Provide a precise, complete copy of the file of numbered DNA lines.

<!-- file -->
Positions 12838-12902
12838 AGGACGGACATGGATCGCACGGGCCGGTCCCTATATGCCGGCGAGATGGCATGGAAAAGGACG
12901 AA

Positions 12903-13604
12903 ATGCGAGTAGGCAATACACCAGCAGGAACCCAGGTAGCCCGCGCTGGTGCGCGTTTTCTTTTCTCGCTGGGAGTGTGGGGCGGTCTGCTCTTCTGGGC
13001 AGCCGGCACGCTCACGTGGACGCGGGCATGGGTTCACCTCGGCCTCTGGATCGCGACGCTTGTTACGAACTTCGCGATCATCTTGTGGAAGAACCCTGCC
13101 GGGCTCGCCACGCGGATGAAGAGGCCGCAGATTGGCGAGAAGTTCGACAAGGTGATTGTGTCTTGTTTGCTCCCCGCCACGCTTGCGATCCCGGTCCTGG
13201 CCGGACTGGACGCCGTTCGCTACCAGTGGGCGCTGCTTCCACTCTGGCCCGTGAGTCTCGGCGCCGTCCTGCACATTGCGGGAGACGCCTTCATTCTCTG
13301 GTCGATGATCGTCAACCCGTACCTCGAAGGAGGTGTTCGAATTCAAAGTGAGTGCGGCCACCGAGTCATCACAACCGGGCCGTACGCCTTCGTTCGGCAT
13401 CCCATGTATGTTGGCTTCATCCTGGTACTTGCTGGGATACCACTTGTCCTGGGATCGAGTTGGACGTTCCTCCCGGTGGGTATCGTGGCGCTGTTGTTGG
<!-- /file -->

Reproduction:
Positions 12838-12902
12838 AGGACGGACATGGATCGCACGGGCCGGTCCCTATATGCCGGCGAGATGGCATGGAAAAGGACG
12901 AA

Positions 12903-13604
12903 ATGCGAGTAGGCAATACACCAGCAGGAACCCAGGTAGCCCGCGCTGGTGCGCGTTTTCTTTTCTCGCTGGGAGTGTGGGGCGGTCTGCTCTTCTGGGC
13001 AGCCGGCACGCTCACGTGGACGCGGGCATGGGTTCACCTCGGCCTCTGGATCGCGACGCTTGTTACGAACTTCGCGATCATCTTGTGGAAGAACCCTGCC
13101 GGGCTCGCCACGCGGATGAAGAGGCCGCAGATTGGCGAGAAGTTCGACAAGGTGATTGTGTCTTGTTTGCTCCCCGCCACGCTTGCGATCCCGGTCCTGG
13201 CCGGACTGGACGCCGTTCGCTACCAGTGGGCGCTGCTTCCACTCTGGCCCGTGAGTCTCGGCGCCGTCCTGCACATTGCGGGAGACGCCTTCATTCTCTG
13301 GTCGATGATCGTCAACCCGTACCTCGAAGGAGGTGTTCGAATTCAAAGTGAGTGCGGCCACCGAGTCATCACAACCGGGCCGTACGCCTTCGTTCGGCAT
13401 CCCATGTATGTTGGCTTCATCCTGGTACTTGCTGGGATACCACTTGTCCTGGGATCGAGTTGGACGTTCCTCCCGGTGGGTATCGTGGCGCTGTTGTTGG